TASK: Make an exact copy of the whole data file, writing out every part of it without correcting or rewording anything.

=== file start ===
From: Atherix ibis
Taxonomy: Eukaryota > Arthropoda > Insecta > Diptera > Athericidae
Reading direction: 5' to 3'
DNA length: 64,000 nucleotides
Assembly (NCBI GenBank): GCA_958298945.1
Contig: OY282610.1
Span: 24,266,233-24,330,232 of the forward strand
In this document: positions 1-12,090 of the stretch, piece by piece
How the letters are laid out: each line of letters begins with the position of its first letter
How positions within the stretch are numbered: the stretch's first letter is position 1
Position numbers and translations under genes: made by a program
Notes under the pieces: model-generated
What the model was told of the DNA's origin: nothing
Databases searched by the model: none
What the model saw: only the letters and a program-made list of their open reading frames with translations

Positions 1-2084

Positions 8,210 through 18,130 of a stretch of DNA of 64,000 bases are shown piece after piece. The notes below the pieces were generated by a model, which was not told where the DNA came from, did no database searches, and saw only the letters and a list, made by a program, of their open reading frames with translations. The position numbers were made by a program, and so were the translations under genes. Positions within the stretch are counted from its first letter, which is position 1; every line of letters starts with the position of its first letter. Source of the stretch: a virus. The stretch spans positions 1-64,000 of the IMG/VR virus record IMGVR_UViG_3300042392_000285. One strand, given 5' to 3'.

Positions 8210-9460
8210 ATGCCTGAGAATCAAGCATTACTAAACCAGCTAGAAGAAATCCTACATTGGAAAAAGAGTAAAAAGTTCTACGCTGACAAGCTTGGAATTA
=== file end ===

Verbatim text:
From: Atherix ibis
Taxonomy: Eukaryota > Arthropoda > Insecta > Diptera > Athericidae
Reading direction: 5' to 3'
DNA length: 64,000 nucleotides
Assembly (NCBI GenBank): GCA_958298945.1
Contig: OY282610.1
Span: 24,266,233-24,330,232 of the forward strand
In this document: positions 1-12,090 of the stretch, piece by piece
How the letters are laid out: each line of letters begins with the position of its first letter
How positions within the stretch are numbered: the stretch's first letter is position 1
Position numbers and translations under genes: made by a program
Notes under the pieces: model-generated
What the model was told of the DNA's origin: nothing
Databases searched by the model: none
What the model saw: only the letters and a program-made list of their open reading frames with translations

Positions 1-2084

Positions 8,210 through 18,130 of a stretch of DNA of 64,000 bases are shown piece after piece. The notes below the pieces were generated by a model, which was not told where the DNA came from, did no database searches, and saw only the letters and a list, made by a program, of their open reading frames with translations. The position numbers were made by a program, and so were the translations under genes. Positions within the stretch are counted from its first letter, which is position 1; every line of letters starts with the position of its first letter. Source of the stretch: a virus. The stretch spans positions 1-64,000 of the IMG/VR virus record IMGVR_UViG_3300042392_000285. One strand, given 5' to 3'.

Positions 8210-9460
8210 ATGCCTGAGAATCAAGCATTACTAAACCAGCTAGAAGAAATCCTACATTGGAAAAAGAGTAAAAAGTTCTACGCTGACAAGCTTGGAATTA